Purchasing an apartment complex can be both exciting and stressful. On one hand, you are taking steps toward accomplishing your goal of real estate investing and doing something you are passionate about. However, along with the possibility of living the life you have long envisioned for yourself, there are many potential pitfalls that might be encountered in the process. Whether you are a first-time investment property buyer or you have successfully closed several transactions, these seven property inspection tips will help improve your likelihood of making a profitable investment.
Start at the top
Roofs are costly to replace yet very valuable for protecting the interior and structure of your buildings. It is important to have a good estimate of the remaining useful life of any roof so you can properly budget for a replacement.
Foundation problems are not always easy to spot. It is best to use an experienced professional who knows what to look for and where to look. Purchasing new construction is no guarantee you will avoid foundation problems – it only means they will not be noticeable for a few years.
System inspections should also be conducted by certified professionals. The National Association of Realtors recommends discussing in detail what your inspector will assess prior to ordering the inspection. You should only use inspectors with thorough commercial property inspection experience.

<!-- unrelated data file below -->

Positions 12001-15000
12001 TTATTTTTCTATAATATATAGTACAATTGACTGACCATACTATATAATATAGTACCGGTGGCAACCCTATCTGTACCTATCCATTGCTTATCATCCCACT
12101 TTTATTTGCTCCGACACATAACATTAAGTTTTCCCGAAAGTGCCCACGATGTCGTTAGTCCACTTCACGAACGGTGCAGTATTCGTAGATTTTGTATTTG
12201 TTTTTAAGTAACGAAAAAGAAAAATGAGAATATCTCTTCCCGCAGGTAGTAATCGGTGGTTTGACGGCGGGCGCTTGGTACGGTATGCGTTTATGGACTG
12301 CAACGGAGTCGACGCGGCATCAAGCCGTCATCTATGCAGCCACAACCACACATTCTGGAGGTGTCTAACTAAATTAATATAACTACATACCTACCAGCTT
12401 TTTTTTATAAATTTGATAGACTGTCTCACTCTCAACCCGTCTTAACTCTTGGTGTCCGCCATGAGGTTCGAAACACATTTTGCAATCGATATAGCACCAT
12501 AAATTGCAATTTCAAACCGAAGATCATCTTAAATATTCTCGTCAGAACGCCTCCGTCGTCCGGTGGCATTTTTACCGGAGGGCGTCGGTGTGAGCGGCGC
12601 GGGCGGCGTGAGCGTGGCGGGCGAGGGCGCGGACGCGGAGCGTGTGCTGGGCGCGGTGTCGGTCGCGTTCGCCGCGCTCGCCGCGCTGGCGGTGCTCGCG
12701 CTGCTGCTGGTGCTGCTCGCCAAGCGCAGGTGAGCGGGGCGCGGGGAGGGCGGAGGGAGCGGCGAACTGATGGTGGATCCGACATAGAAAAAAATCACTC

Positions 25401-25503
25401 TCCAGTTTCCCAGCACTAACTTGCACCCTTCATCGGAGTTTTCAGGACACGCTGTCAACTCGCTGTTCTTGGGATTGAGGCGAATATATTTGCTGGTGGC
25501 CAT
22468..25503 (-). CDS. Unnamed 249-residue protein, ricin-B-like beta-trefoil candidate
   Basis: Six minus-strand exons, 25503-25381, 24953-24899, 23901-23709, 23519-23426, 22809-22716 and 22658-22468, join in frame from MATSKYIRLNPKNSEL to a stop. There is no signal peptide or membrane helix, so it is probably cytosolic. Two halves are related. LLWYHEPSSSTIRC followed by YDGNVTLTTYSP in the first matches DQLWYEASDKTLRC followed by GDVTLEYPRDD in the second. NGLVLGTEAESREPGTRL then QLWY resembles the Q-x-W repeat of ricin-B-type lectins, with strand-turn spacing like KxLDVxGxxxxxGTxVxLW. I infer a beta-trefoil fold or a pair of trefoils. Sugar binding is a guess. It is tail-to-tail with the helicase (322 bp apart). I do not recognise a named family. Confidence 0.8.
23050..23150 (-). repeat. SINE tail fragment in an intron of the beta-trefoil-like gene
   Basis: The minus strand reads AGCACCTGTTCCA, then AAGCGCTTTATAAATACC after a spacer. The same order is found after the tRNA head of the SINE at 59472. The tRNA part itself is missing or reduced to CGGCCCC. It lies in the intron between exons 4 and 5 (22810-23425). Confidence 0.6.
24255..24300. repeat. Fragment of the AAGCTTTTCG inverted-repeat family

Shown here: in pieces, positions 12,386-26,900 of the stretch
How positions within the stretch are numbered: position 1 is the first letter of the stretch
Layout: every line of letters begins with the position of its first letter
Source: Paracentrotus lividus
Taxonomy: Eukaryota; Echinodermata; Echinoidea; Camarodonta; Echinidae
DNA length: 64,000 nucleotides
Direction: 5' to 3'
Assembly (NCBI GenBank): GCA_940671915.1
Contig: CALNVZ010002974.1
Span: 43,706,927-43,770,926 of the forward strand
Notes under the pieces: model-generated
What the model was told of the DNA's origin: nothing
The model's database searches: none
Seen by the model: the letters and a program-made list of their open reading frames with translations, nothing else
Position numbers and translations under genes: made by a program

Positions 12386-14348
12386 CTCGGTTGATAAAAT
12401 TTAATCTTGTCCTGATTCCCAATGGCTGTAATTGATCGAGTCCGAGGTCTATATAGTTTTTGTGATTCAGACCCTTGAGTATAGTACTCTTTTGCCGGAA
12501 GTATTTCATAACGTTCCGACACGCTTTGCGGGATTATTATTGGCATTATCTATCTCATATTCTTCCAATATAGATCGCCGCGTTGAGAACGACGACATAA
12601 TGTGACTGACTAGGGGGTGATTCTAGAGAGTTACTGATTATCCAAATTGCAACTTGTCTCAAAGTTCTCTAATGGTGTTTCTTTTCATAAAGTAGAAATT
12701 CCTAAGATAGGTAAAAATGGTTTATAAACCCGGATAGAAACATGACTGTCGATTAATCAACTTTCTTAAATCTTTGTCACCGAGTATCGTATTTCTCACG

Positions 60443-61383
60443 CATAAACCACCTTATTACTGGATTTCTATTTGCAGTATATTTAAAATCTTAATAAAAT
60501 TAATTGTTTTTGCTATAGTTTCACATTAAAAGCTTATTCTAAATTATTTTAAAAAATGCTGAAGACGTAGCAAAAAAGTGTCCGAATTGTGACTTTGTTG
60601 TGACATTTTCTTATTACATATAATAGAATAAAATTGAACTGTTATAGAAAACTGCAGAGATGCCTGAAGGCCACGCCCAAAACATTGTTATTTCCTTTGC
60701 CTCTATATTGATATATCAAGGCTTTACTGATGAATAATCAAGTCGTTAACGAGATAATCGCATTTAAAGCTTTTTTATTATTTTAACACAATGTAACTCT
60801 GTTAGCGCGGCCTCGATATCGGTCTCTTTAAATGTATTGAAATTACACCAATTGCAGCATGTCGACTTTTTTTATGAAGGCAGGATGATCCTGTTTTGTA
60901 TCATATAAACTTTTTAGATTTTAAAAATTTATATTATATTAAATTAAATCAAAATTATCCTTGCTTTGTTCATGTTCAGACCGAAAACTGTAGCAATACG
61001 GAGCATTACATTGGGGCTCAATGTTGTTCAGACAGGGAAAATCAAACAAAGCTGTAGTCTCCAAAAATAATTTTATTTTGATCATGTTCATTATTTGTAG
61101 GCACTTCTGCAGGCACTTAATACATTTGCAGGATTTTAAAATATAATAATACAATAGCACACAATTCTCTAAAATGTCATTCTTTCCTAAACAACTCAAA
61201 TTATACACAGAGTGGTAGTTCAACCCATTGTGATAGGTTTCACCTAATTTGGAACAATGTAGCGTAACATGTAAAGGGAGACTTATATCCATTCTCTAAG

You should walk through every unit yourself to note the general condition of each one and any issues that need attention. This also gives you an opportunity to note the quality of existing tenants and how to budget for turn costs, which are the costs you incur preparing units for new tenants when the units are vacated.
Review service contracts
Your service contracts with landscapers, trash removal, and HVAC contractors should survive the sale. Be sure they do and read the details of each. You want to be aware of what is being done on your property and of the contractors’ responsibilities. You might be better off searching for new service providers.
Be sure all utility bills are paid and you know which utility bills you will be responsible for paying. This typically includes gas, electric, water and sewer, but there may be additional costs and fees imposed by the local municipality.
Audit existing leases
It is a good idea to review background checks and look for any tenant-specific variations in the rent roll. You want to be sure collected rent amounts match the lease and that there are no special clauses allowing some tenants discounts or free rent for some duration.
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